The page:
WASHINGTON — Presidents traditionally invite foreign leaders visiting the White House to give a statement in front of cameras, to make a toast at a dinner, maybe even to address reporter questions. They don’t usually ask them to sing.
But there was President Biden on the stage of the State Dining Room late Wednesday night, coaxing President Yoon Suk Yeol of South Korea to perform one of his guest’s favorite songs, Don McLean’s “American Pie.” Mr. Yoon did not look like he needed much convincing.
And so the leader of more than 50 million South Koreans began belting out one of the most iconic American songs of the modern age to the delight of a crowd of diplomats and celebrities cheering him on. Throughout a long day of public appearances up to that point, Mr. Yoon had not uttered a word of English, speaking carefully through a translator, but he knew every word as he crooned about driving his Chevy to the levee on the day the music died.
The rollicking finale to the second state dinner of the Biden era made for a more memorable evening than most at 1600 Pennsylvania Avenue. The 80-year-old president, who had been questioned about his age just a few hours earlier, pumped his fists and whooped along with the crowd as Mr. Yoon performed.
“The next state dinner we’re going to have, you’re looking at the entertainment,” Mr. Biden told the audience, referring to Mr. Yoon. Turning to his guest, he added, “I had no damn idea you could sing.”
In fact, he did, or his staff did, since the whole thing was a planned surprise that had been carefully mapped out in advance but left off the official program for maximum impact. The president even presented Mr. Yoon with a guitar signed by Mr. McLean.
The moment was reminiscent of another visit with another pair of leaders. Back in 2006, President George W. Bush took Prime Minister Junichiro Koizumi of Japan, an avid fan of Elvis Presley who wore his hair in a pompadour, to visit Graceland in Tennessee — whereupon Mr. Koizumi sang “Love Me Tender” and other lyrics popularized by the King.
In the case of Mr. Biden and Mr. Yoon, the two leaders were trying to out-flatter each other throughout the evening. During the toasts that opened the state dinner, Mr. Yoon went straight for Mr. Biden’s weak spot by quoting one of the president’s favorite Irish poets, Seamus Heaney. “Behavior that’s admired is the path to power among people everywhere,” Mr. Yoon said.
If that were not enough, the South Korean leader wrapped up his toast with what he said was an old Irish saying: “A good friend is like a four-leaf clover — hard to find and lucky to have.” That generated “awwws” and applause from the crowd.
It was all four-leaf clovers and bonhomie as the two chummy leaders put on an elaborate show of friendship while ignoring the recent tension over revelations of American spying on South Korean officials. The first lady, Jill Biden, arranged for a classic American menu with a Korean flair.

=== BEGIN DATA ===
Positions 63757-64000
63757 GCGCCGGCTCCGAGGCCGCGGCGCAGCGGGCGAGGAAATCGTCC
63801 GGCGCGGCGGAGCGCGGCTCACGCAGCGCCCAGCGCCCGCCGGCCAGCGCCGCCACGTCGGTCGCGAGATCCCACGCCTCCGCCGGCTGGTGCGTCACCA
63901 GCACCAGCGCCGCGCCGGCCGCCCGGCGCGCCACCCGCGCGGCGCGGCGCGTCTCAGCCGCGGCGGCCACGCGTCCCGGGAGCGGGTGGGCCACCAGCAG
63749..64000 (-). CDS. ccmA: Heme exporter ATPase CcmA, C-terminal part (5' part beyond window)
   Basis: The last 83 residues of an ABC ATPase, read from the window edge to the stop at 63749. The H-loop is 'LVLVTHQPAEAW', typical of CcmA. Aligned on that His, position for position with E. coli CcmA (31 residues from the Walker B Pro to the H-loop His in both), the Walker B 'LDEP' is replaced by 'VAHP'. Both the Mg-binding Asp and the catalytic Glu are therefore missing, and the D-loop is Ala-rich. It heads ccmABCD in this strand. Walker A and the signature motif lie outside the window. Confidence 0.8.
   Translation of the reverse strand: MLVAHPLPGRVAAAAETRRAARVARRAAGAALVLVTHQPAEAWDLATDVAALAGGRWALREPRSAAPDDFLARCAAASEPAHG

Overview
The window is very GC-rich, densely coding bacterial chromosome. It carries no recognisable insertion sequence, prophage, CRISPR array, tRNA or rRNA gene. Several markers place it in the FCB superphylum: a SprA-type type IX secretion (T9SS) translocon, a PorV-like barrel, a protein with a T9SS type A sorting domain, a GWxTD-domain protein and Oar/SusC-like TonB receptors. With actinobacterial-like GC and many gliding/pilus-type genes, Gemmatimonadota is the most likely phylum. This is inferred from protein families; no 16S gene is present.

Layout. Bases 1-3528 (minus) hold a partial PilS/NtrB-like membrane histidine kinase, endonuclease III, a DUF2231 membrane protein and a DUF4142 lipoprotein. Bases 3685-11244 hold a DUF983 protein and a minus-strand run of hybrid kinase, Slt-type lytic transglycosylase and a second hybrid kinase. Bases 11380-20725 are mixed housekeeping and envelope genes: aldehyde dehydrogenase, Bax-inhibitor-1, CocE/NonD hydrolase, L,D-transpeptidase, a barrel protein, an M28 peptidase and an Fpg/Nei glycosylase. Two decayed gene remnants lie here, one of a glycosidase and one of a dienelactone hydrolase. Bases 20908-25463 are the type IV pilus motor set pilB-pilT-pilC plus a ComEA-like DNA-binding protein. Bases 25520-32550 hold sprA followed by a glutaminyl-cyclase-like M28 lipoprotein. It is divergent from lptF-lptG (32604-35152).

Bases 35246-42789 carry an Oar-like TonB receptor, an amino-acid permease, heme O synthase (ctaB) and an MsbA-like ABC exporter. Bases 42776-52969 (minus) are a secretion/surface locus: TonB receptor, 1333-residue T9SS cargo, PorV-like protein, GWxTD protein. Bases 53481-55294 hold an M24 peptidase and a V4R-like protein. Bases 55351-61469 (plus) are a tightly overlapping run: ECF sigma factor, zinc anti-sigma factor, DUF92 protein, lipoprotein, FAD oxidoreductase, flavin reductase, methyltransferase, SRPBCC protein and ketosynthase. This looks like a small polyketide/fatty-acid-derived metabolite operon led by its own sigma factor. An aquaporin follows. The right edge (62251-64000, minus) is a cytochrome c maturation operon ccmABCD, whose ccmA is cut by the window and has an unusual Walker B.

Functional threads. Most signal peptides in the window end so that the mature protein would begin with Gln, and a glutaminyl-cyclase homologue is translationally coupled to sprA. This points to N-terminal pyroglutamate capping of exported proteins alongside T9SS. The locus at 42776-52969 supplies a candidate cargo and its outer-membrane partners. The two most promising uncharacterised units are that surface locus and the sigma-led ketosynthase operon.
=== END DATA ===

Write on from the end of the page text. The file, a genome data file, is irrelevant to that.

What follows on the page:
The Maryland crab cake was accompanied by a cabbage, fennel and cucumber slaw in a gochujang vinaigrette. The yellow squash soup was followed by braised beef short ribs with butter bean grits, sorghum-glazed carrots and pine nuts. And dessert was a banana split with fresh berries, gingersnap cookie crumble and doenjang caramel.
The East Room, where the dinner was held, was festooned with arrangements of cherry blossoms, and the head table included stars like the actor Angelina Jolie and the Olympic snowboarder Chloe Kim, as well as lesser lights like Senator Chuck Schumer of New York, the majority leader who opted for a suit rather than a tuxedo. (“This is as tux-ey as I get,” he explained.)
Before the dinner began, Vice President Kamala Harris, who brought her niece, Meena Harris, chatted up Ms. Jolie, who brought her 21-year-old son, Maddox Jolie-Pitt. Other guests included Samantha Cohen, the daughter of Michael D. Cohen, the longtime lawyer and fixer for former President Donald J. Trump who turned on him and provided testimony leading to the recent indictment in a hush money case.
Ms. Kim, who is described by some as the greatest female snowboarder in history, admitted to jitters upon entering the White House. “I am very nervous,” she said. She revealed that she had lost her Olympic gold medal.
“I didn’t wear my medal,” she told reporters. “I don’t know where it is.”
The evening’s official entertainment was a collection of Broadway tunes sung by the stage stars Norm Lewis, Lea Salonga and Jessica Vosk. They performed a brisk set that energized the audience. The veteran member of the Coalition of the Willing rock band Antony J. Blinken, who has a day gig as secretary of state but is known on Spotify as Ablinken, seemed so into the moment that he could have leaped onto the stage to grab a guitar of his own.
But as the Broadway stars wrapped up their last listed number, they offered an unannounced encore, saying they had heard “American Pie” was one of Mr. Yoon’s favorites. Mr. Yoon clapped to their rendition of the song, and when it was over, Jill Biden grabbed his arm and practically pushed him onto stage.
At that point, her husband told the South Korean leader, “We know this is one of your favorite songs, ‘American Pie.’”
“Yes, that’s true,” Mr. Yoon said through a Korean translator. “When I was going to school, it was one of my favorite songs.”
“We want to hear you sing it,” Mr. Biden declared.
“It’s been a while but — ” Mr. Yoon replied, not truly resisting.
And then the South Korean president took the microphone and launched into the first few stanzas of the song as the crowd went wild.
Mr. Biden was ebullient — but wary of any more encores. “Don’t expect me to sing it!” he said.